Risks of International Anti-Corruption Enforcement
White collar criminal investigations take time. Corruption investigations are no different.
Everyone expected UK Bribery enforcement to quickly increase and cause complex headaches for companies operating in the global marketplace. Looking back, many of us knew that without political support and resources, UK Bribery Act enforcement was destined to be a dud.
No one would have expected for Canada to rise from the ashes, like a phoenix, and enter the global enforcement picture. For years, Canada was criticized for its lack of enforcement. Canada enacted a statute similar to the FCPA but with some glaring omissions – no books and records requirement and a stringent jurisdiction requirement.
The Royal Canadian Mountain Police assigned more resources to investigate corruption. Canada fixed its anti-corruption statute, Corruption of Foreign Public Officials Act (CFPOA) last year and increased criminal penalties.
Canada’s efforts are starting to bear fruit — not because prosecutors obtained the first criminal conviction and jail sentence under the CFPOA, but because Canada issues three new arrest warrants, including two foreign US nationals, charging them with violations of the FCPOA. They include the former Crytometrics CEO and COO for payment of $450,000 in cash and shared to Air India and Civil Aviation authorities in India to secure a $100 million government contract for facial recognition software.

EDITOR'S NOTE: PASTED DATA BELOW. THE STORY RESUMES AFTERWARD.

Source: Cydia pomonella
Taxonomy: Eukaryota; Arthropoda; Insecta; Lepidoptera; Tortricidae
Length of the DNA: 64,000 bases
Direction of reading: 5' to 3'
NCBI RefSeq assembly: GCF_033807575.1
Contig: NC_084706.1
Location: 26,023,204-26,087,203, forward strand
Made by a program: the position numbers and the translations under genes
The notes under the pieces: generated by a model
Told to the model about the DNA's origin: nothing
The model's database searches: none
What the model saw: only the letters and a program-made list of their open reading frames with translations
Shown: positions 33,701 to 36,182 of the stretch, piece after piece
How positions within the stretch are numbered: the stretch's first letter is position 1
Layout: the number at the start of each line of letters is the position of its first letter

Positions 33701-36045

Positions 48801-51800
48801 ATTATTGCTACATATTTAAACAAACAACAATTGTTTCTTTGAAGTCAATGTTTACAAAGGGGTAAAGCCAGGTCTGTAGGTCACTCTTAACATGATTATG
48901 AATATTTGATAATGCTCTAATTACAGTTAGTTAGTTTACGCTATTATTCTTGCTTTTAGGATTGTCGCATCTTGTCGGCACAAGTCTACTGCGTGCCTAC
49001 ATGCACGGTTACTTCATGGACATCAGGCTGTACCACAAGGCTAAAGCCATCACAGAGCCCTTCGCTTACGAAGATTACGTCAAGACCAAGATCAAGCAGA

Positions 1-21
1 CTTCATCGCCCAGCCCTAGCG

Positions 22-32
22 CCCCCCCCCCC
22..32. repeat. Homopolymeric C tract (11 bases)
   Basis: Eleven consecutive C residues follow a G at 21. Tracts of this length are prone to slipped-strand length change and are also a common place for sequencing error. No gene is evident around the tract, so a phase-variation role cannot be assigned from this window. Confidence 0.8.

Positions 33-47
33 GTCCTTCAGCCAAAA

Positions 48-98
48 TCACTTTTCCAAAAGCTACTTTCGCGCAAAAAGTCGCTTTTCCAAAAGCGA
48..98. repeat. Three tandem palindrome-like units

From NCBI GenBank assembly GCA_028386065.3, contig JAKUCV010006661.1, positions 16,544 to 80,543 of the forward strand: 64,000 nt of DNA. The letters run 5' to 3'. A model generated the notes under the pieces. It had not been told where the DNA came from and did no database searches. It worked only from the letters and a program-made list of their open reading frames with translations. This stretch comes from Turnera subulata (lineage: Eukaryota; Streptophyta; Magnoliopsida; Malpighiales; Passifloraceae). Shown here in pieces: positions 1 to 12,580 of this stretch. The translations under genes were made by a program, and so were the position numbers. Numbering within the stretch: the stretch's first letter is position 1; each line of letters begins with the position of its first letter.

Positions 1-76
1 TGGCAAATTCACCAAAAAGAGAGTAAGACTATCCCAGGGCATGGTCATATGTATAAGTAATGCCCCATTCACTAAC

Nazir Karigar, the first person convicted under the CFPOA was sentenced to three years imprisonment for his role in the same scheme.
The Canadian judge who sentenced Karigar made it clear that Canada was going to enforce the CFPOA and jail sentences would be handed out.
Canada’s sudden appearance on the global anti-corruption includes an important message – foreign nationals working for Canadian companies will be prosecuted. That is a very serious message.
For companies operating in the global marketplace subject to the CFPOA and FCPA, the possible nightmare scenario can occur where one act of bribery could be prosecuted by multiple enforcement agencies, including the RCMP, the FBI and the Serious Fraud Office in the UK. Plea negotiations can extend across the ocean and north of the US border raising the stakes on corruption enforcement.
The US Department of Justice has shown willingness to take into account it its settlement negotiations the parallel resolution of cases in other jurisdictions (E.g. Germany) but that willingness may become less cooperative as more enforcement agencies and countries get into the act.
For now, global enforcement risks continue to rise – China has shown a willingness to prosecute foreign nationals and now Canada has done the same. The list will continue to grow and the concomitant risks for multinational companies.
Multiple enforcement agencies mean multiplicity of risks and of foreign legal regimes. Enforcement agencies use country-specific rules and regulations – navigating these practices across jurisdictions means more difficulties, more lawyers and more possibilities of inconsistent results. In the end this means more headaches.
Companies have to take account of the CFPOA – compliance has become even more important along with appropriate training and awareness of enforcement policies and procedures. The FCPA has been the driving force in the global battle against corruption – Canada has now added a new wrinkle to this movement.